The National Theatre has been holding a festival of new plays called Connections exclusively for young people aged 13-19 for the last 20 years. All I can say is what a fantastic opportunity this is for young people interested in acting, as it shows the casts the truth of performing in a real London theatre. The plays were shown in the Dorfman Theatre, one of the smaller venues at the National but one that definitely still holds a substantial auditorium with a very large stage. These young performers also get to work with current, successful writers — a fantastic opportunity.
Follow, Follow by Katie Douglas has a cast of only eight but the performers from the St Ives Youth Theatre in Cambridgeshire had ample opportunity to express their talents on stage. Douglas wrote the piece allowing the actors to comfortably relate to the language. The only disappointing thing is that there were some parts that were larger than others, not that this is irregular in the slightest, but I wanted to see more of the other actors who perhaps had a bit less to say. Saying this, the actors who did have the chance for bigger parts pulled them off extremely well on the whole. I was pleasantly surprised at the large amount of talent that was on the stage, particularly taking into account the ages of the actors.
In terms of the emotional levels of the piece, the characters seemed to hit a high quite quickly, meaning it was hard for them to find many places to go after this. Some of the characters were particularly aggressive, but I wanted to see a few more layers to this. Why was Big Mikey so angry? What happened with the relationship between the two girls? Why was Anne Marie so sexually obtuse? I wanted the actors to have considered in detail the backgrounds, relationships and general pasts of these characters which led to these decisions of how they interact in life situations. Whilst this is something quite complex, I feel that this could help some of the actors portray an extremely accurate representation, as some of the other actors did; I wanted to see them feel the anger, rather than playing to it.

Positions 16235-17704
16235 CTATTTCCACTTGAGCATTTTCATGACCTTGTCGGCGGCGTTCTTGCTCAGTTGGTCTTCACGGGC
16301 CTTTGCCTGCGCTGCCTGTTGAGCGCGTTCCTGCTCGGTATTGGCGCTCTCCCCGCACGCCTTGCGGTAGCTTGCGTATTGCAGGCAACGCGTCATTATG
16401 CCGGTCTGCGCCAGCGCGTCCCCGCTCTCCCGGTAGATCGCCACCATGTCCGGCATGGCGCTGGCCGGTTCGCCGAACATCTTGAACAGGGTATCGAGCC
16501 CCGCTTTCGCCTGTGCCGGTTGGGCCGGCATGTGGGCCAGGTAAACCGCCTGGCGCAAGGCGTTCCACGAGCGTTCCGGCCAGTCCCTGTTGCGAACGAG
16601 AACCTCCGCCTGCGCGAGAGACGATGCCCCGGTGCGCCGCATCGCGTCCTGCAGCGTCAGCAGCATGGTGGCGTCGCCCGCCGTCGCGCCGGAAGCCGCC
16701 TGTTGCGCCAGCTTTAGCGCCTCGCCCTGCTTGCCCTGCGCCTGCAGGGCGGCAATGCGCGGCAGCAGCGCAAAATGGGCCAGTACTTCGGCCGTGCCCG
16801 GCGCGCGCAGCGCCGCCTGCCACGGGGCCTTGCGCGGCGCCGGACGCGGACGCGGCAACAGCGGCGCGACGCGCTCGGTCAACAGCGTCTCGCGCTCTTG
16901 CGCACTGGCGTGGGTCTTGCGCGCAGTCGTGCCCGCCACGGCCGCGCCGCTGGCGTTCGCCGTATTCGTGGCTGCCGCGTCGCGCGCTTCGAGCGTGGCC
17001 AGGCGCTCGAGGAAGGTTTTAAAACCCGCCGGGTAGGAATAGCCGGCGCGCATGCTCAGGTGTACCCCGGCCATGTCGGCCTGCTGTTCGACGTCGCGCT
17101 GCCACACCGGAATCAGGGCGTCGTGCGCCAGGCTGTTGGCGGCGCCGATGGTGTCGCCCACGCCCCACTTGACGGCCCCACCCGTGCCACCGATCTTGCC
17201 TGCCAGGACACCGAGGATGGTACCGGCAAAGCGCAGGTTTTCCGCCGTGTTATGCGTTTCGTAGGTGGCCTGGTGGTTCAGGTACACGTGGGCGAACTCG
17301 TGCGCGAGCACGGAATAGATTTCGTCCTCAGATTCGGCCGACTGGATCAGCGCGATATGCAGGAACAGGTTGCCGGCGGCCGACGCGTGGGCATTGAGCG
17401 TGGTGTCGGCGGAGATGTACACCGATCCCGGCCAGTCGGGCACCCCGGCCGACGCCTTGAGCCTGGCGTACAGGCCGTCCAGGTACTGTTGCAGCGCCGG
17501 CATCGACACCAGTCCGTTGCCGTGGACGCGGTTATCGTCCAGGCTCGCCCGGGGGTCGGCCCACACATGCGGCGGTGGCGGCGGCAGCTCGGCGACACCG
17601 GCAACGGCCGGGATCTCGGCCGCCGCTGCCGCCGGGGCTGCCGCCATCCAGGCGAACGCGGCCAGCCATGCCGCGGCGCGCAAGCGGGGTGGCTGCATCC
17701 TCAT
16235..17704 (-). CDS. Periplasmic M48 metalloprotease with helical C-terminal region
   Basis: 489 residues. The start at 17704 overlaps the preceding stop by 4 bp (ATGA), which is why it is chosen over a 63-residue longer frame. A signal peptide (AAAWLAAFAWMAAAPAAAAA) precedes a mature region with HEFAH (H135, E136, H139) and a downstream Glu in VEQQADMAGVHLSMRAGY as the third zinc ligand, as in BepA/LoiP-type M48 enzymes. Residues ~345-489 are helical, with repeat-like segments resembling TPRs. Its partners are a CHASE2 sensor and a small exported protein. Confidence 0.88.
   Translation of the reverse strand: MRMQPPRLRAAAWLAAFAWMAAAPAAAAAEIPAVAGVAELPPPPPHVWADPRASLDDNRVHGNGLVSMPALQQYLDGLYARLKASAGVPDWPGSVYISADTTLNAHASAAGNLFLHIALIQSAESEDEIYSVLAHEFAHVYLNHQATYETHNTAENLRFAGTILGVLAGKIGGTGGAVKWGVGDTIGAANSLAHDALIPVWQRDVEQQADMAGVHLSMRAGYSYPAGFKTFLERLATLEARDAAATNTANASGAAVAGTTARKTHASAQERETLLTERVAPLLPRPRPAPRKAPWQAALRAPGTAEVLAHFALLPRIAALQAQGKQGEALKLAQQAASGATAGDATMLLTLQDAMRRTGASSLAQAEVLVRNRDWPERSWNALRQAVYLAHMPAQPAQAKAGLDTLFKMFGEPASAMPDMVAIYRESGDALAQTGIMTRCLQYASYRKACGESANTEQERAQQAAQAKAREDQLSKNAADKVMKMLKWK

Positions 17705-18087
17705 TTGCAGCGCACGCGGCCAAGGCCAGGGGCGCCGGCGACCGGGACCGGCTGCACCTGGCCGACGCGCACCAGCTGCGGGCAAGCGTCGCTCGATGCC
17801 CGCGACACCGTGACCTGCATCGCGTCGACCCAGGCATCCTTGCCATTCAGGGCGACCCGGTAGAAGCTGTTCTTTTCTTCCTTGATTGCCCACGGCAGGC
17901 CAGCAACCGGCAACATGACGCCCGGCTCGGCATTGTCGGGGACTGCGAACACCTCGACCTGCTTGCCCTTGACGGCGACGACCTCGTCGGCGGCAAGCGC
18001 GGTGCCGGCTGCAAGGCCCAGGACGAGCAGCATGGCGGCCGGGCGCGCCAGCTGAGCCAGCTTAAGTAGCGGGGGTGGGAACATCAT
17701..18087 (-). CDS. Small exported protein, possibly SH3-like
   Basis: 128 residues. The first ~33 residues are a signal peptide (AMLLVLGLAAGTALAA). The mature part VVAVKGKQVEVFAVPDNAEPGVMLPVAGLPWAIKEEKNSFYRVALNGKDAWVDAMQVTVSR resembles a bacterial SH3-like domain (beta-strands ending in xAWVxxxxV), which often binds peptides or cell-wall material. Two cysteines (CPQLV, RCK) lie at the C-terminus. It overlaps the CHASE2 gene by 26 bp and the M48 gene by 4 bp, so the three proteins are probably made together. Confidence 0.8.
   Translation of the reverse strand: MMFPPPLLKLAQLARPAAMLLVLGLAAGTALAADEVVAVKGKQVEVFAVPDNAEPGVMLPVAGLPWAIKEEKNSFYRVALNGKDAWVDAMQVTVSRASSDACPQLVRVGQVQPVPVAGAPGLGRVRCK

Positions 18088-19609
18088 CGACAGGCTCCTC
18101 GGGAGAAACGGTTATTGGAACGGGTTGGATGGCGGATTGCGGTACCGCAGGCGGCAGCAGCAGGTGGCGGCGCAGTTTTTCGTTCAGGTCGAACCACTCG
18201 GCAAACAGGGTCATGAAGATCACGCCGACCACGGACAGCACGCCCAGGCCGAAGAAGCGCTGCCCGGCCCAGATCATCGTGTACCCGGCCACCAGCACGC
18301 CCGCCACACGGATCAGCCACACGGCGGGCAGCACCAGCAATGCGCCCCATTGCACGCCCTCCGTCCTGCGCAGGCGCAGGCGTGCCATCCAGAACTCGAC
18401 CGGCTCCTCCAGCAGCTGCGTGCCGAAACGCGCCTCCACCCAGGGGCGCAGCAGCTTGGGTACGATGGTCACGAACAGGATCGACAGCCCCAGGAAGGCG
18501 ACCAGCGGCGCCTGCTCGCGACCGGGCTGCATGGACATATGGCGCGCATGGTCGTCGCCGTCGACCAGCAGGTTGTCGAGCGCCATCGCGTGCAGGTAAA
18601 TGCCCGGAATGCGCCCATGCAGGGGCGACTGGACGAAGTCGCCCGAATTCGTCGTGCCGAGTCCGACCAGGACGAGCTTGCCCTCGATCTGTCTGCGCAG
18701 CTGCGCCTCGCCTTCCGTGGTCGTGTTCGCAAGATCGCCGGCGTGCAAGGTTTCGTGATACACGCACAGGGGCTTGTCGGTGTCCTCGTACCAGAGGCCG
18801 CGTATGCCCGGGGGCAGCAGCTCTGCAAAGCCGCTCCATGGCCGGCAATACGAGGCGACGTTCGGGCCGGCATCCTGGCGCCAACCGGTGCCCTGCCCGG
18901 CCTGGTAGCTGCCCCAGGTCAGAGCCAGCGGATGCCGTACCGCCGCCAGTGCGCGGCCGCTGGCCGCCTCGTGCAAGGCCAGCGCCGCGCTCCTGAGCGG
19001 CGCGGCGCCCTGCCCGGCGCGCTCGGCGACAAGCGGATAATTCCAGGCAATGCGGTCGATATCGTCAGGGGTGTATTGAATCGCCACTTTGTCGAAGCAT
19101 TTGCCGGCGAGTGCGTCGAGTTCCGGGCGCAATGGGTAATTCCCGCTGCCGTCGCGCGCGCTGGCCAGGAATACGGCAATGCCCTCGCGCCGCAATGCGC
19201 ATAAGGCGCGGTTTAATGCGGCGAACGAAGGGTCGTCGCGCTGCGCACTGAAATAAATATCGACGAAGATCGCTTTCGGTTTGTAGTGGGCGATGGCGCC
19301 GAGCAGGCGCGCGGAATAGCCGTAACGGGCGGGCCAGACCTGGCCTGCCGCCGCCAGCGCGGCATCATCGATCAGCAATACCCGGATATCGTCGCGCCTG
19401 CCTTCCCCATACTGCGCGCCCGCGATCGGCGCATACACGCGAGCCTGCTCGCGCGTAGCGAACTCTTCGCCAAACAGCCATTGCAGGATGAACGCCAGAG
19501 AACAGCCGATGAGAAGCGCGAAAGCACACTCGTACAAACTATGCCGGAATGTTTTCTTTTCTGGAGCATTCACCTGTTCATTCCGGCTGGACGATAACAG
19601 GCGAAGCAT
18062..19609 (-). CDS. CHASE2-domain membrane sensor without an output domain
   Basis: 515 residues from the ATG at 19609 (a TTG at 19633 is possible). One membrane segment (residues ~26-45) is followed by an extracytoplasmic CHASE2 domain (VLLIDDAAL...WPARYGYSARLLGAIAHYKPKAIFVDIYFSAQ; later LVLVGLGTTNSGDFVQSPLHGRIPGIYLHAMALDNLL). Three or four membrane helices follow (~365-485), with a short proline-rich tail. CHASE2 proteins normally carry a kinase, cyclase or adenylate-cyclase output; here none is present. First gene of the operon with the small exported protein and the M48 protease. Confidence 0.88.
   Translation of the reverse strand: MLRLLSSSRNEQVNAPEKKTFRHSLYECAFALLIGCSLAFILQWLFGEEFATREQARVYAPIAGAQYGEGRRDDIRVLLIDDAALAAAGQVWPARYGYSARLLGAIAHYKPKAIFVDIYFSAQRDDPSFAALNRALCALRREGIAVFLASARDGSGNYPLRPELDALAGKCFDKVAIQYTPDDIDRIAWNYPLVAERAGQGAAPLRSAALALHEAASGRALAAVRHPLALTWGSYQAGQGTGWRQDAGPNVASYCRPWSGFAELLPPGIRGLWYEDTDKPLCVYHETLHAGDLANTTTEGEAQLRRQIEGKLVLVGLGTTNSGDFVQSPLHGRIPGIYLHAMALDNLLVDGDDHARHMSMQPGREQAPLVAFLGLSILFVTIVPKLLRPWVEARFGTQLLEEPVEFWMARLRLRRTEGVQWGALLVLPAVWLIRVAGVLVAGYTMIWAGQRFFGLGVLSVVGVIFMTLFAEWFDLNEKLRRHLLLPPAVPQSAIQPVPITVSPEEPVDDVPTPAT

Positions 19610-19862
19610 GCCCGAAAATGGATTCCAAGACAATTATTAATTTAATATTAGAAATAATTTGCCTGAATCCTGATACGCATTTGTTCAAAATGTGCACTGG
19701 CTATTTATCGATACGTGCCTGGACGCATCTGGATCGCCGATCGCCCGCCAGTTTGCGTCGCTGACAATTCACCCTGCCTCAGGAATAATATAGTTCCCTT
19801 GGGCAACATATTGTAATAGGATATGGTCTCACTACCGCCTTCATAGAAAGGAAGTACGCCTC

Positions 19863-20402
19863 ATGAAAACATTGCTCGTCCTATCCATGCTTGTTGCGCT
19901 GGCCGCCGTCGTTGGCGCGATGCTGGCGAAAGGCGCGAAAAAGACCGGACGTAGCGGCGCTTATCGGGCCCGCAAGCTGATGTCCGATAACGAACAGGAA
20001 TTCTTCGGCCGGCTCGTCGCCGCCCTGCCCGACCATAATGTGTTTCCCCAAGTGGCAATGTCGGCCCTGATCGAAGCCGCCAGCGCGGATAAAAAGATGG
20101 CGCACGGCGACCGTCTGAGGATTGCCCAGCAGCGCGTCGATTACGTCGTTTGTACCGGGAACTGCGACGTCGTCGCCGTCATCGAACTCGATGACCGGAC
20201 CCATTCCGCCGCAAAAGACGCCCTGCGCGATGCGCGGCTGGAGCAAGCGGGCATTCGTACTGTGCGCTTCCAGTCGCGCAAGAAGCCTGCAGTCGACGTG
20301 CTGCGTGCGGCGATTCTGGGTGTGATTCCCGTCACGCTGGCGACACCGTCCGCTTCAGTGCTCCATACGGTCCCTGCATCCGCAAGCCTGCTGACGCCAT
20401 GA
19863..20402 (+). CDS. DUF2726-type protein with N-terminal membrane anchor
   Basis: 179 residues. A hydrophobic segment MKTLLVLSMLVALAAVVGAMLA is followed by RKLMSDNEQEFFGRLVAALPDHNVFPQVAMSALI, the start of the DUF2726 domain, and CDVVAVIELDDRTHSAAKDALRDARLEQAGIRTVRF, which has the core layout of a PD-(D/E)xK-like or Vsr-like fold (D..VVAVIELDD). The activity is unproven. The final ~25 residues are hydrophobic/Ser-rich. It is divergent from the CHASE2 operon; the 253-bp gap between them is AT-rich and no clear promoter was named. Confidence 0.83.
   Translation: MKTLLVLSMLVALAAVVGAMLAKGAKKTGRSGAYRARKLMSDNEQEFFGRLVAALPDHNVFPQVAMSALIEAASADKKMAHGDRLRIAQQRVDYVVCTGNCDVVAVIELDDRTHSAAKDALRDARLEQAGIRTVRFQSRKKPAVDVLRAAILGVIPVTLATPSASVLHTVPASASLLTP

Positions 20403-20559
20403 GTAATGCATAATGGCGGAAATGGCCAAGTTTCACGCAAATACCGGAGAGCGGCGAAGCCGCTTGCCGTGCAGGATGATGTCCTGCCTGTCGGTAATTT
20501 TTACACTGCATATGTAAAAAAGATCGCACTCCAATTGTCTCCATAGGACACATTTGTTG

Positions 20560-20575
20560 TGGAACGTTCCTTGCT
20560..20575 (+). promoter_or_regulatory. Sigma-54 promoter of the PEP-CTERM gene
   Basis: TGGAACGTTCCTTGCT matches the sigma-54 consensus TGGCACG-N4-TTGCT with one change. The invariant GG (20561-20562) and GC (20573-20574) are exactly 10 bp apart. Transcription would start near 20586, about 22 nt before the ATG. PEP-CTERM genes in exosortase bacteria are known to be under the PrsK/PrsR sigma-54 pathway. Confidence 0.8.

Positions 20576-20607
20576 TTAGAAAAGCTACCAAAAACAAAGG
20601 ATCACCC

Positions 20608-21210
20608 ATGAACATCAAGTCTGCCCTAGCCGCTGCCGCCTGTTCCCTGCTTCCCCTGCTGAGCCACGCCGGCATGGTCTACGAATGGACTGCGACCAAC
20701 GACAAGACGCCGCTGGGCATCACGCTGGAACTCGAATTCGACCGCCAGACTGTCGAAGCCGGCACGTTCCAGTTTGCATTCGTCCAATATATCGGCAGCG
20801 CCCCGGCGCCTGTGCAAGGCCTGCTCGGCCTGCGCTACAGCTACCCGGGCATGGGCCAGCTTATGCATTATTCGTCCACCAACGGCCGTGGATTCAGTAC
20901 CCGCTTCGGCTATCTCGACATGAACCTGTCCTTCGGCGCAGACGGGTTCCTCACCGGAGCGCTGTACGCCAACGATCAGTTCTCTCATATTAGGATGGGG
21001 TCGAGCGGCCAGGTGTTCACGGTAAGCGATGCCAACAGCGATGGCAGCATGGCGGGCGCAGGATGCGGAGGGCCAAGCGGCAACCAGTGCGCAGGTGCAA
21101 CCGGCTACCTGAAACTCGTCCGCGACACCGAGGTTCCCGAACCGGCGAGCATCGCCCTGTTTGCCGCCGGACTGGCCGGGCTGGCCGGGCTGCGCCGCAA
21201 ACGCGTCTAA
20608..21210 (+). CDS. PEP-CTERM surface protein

The character whose background intentions were extremely clear and who really stood out to me was Billy, played by Sam Morris. Being a young actor, I thought during his speech he would perhaps lose the authenticity of the character. This was certainly not the case; Morris delivered his heartbreaking speech with sheer power and raw emotion. What I absolutely loved was that he wasn’t afraid of pauses, something which takes quite a few actors a long time to master. You could really see the pain in his eyes, as well as the persistent and effective vocal qualities he used to demonstrate the physical pain he was in after being attacked. Morris has bags of potential, and I really hope that this is something he continues with professionally after he finishes school.
Saying this, all of the actors had potential. Despite having a few small issues with volume and diction awareness, this piece is extremely solid. They all looked extremely comfortable on stage, despite the daunting auditorium, filled to the brim with supporters. Connections is an incredible opportunity for an incredibly talented bunch of young actors. I wish them all the best of luck for their future careers should they wish to continue acting professionally.
Follow, Follow played at the National Theatre as part of National Theatre Connections. For more information, see the National Theatre website.